Arnold Krupat, “That the People Might Live”: Loss and Renewal in Native American Elegy. Reviewed by Joanne van der Woude

ARNOLD KRUPAT, “That the People Might Live”: Loss and Renewal in Native American Elegy (Ithaca and London: Cornell UP, 2012), 242pp. Reviewed by Joanne van der Woude

Amerikastudien / American Studies 59.3 (2014)

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Arnold Krupat, an authority in Native American autobiography, applies his analytical acumen to several different genres in his most recent book, reading widely in a tradition that he himself has helped to canonize. His insights are pithy—the main text runs only 170 pages—and will serve as jumping-off points for future scholars, one hopes, rather than as the definitive readings of an evocative selection of texts. Krupat is less interested in literary themes or figures of speech than in what “genres [...] behaviorally [...] do or functionally seek to bring about” (13; emphasis in orig.). Genres, in his definition, which is worth citing at length, must accomplish certain psychological, ritual, and religious ends: “to help bring about the appropriate ‘feeding,’ placating or ‘releasing’ the spirits of the dead, aiding their journey to the spirit land, commemorating or, indeed, helping the living to forget them. They also [...] function to console the living, raise their spirits, and restore healthy communal relations, that the People [a collective of Native Americans] might live” (13).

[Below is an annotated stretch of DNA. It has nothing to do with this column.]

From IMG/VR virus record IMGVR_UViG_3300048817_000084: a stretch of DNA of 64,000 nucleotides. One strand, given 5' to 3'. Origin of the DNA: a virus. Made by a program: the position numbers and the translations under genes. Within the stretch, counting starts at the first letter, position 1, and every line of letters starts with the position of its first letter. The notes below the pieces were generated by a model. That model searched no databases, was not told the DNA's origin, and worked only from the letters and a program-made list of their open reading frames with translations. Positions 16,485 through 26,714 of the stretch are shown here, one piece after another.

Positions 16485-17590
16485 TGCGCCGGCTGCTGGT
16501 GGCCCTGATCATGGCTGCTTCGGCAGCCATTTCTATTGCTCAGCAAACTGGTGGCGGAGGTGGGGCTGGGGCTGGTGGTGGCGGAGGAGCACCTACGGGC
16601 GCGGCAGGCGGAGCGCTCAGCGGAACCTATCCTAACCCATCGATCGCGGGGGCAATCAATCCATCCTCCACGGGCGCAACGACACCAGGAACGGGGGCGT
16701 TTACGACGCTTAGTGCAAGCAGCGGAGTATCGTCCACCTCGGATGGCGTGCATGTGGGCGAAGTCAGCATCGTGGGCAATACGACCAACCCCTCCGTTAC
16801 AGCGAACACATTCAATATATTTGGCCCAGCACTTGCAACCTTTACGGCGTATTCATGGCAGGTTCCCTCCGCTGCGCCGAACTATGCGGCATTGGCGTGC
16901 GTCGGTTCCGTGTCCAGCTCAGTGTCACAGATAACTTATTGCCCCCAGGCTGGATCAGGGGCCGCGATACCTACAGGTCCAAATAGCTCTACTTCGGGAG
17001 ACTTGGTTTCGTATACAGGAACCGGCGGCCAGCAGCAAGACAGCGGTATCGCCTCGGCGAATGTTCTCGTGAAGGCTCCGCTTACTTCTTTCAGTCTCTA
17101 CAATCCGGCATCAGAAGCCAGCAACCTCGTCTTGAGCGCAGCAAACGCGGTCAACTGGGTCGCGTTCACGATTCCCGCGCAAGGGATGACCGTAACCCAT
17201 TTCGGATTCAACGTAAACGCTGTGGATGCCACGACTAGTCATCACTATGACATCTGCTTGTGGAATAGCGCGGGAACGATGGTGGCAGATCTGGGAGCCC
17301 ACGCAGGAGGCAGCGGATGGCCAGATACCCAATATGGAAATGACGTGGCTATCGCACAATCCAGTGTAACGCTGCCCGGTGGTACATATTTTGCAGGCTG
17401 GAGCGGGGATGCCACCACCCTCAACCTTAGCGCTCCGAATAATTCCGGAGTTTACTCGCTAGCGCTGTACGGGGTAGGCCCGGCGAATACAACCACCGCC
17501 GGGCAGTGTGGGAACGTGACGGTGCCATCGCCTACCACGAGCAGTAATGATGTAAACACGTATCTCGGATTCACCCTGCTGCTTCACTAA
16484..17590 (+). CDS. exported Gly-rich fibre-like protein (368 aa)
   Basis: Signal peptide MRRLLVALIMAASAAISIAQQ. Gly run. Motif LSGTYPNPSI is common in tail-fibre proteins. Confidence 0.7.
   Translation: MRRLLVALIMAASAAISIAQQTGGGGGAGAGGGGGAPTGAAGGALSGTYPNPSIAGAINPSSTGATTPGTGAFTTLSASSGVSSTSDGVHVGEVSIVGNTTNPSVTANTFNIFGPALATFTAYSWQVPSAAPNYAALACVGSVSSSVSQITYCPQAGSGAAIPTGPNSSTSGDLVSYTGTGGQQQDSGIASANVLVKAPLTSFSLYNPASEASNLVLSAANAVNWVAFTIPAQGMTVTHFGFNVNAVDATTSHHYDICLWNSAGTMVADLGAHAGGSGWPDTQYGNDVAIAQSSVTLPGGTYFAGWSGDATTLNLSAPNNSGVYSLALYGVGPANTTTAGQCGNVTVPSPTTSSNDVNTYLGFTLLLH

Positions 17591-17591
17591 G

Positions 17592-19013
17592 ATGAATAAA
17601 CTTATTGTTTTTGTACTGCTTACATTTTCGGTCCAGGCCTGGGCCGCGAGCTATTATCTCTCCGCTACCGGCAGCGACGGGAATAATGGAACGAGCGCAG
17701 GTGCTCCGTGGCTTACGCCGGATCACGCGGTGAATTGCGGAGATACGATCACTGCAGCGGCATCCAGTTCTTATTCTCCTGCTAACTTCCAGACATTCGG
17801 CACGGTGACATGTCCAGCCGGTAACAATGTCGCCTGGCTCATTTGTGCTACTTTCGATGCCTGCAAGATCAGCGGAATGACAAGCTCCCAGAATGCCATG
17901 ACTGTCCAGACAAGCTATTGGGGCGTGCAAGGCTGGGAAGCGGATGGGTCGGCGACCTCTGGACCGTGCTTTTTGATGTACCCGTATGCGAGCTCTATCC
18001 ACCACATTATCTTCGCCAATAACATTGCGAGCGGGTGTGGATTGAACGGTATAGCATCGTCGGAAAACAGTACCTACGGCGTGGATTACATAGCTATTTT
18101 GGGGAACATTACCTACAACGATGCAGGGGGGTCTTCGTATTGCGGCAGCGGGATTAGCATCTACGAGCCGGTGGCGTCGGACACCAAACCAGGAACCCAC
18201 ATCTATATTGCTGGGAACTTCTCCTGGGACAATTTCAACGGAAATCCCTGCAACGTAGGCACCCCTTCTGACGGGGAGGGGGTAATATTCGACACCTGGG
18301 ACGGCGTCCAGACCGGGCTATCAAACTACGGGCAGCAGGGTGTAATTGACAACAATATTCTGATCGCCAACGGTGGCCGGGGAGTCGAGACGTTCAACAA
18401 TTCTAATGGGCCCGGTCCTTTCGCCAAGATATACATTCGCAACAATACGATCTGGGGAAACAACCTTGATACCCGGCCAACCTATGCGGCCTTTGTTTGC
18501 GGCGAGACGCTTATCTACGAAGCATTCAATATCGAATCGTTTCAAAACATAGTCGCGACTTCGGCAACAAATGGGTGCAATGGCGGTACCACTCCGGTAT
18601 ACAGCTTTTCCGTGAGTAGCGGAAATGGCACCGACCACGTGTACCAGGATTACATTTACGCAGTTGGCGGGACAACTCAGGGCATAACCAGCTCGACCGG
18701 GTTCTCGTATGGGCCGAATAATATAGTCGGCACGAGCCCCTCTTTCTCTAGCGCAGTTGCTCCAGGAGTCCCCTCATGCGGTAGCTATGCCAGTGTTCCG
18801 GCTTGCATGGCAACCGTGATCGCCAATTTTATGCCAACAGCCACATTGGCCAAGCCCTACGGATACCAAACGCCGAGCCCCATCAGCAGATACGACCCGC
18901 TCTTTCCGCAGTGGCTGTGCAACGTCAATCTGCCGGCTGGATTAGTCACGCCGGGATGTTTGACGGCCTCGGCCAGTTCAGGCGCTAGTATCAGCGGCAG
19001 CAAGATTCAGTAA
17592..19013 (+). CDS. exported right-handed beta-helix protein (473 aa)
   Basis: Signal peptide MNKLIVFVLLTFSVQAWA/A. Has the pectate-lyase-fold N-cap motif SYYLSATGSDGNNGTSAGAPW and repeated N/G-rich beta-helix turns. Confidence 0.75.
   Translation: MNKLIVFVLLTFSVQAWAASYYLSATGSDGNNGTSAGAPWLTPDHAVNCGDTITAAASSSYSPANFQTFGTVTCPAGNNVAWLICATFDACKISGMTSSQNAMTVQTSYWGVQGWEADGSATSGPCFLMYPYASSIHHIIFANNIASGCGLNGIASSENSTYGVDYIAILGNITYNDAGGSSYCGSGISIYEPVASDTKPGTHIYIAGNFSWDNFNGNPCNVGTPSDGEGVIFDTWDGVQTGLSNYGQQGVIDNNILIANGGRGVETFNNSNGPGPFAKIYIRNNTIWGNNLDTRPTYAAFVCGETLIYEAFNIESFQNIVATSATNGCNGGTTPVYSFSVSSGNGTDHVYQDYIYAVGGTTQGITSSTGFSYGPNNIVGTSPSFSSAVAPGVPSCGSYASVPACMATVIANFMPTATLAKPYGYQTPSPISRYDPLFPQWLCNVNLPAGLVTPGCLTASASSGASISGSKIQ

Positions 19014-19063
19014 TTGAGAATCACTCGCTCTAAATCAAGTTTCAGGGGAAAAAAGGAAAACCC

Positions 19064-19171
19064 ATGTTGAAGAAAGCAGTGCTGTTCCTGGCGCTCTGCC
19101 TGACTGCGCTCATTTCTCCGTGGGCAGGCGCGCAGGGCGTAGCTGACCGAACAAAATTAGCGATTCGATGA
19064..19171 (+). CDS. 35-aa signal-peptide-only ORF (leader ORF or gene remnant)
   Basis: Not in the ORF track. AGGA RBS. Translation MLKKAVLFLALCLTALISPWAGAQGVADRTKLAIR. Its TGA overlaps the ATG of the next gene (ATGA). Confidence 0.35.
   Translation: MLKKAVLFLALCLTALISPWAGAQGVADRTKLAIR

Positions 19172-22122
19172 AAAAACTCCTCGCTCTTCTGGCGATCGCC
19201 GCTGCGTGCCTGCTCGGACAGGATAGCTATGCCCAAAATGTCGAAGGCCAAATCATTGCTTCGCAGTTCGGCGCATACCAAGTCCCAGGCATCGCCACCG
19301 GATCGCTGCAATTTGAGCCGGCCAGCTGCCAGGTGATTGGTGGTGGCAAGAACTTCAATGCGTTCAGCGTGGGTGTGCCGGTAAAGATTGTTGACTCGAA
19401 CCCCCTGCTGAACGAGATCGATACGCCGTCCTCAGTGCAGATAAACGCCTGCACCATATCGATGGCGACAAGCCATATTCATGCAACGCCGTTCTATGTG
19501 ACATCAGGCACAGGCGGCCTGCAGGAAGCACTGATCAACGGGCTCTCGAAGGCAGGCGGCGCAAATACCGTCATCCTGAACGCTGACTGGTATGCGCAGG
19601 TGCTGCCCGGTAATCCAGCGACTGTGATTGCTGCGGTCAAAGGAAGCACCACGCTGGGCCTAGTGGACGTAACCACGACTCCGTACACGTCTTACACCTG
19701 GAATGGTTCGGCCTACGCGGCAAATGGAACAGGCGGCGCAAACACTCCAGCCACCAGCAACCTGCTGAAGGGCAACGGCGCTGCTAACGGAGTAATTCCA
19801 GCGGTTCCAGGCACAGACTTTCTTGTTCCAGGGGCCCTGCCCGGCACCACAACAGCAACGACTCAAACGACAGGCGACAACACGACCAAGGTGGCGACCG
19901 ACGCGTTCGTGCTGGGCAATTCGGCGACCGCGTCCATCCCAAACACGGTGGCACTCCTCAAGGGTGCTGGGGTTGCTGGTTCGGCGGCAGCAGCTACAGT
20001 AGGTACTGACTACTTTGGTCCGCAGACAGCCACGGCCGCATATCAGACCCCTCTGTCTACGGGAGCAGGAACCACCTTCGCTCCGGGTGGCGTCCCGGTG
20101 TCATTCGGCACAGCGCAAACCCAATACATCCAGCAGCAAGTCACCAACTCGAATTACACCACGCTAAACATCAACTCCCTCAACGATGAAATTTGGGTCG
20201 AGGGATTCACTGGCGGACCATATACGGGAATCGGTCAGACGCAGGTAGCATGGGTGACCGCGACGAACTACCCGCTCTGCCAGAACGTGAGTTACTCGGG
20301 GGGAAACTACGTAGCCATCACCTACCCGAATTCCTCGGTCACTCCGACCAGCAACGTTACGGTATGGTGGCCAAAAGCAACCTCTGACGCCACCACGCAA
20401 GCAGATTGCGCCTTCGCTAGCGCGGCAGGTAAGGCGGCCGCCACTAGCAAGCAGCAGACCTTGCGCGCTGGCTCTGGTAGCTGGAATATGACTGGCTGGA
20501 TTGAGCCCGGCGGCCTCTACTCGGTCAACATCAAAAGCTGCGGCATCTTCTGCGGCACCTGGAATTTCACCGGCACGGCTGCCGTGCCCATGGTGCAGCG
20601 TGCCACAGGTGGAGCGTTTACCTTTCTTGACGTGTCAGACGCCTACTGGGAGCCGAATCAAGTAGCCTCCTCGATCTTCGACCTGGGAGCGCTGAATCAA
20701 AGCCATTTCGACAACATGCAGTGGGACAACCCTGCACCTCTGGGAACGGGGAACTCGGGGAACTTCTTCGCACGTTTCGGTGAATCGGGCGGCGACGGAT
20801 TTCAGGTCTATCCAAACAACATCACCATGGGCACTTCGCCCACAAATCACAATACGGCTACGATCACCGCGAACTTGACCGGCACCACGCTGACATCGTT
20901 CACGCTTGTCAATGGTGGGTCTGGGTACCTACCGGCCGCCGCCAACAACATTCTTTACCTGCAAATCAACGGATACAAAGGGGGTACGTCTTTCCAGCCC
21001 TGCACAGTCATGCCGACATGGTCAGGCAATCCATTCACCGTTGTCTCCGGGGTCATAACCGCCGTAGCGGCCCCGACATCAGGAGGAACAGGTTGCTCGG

Only when they fulfill these functions does Krupat consider (most of) the examined performances, ceremonies, speeches, autobiographies, and poems as ‘elegies.’ Although he refers to other important literary studies of the elegiac form (by Peter Sacks, Jahan Ramazani, and Max Cavitch) and thoughtfully engages Freud’s ideas of mourning and melancholia, this behavioral interpretation short-changes the Western tradition, which also defines elegies psychologically— they are “to praise, lament, and console”—both with regards to the deceased and the bereaved.[1] This matters because the European and Native elegy are thus more alike than Krupat thinks, in that they both contain programs for communal emotions, and Native expression thus need not (necessarily) be considered in a rarified realm of its own. Instead, Indian elegy could have benefitted from a consideration that charts its engagement(s) with white ways of textual mourning: for instance, the very first piece of poetry published by a Native American was an elegy in Latin and ancient Greek for Thomas Tacher, a Puritan minister, by a Harvard student known as Eleazar. Now, the mere mention of this poem is relegated to an endnote (n. 39, p. 206), which appears—probably through no fault of Krupat’s—in nearly illegibly small font.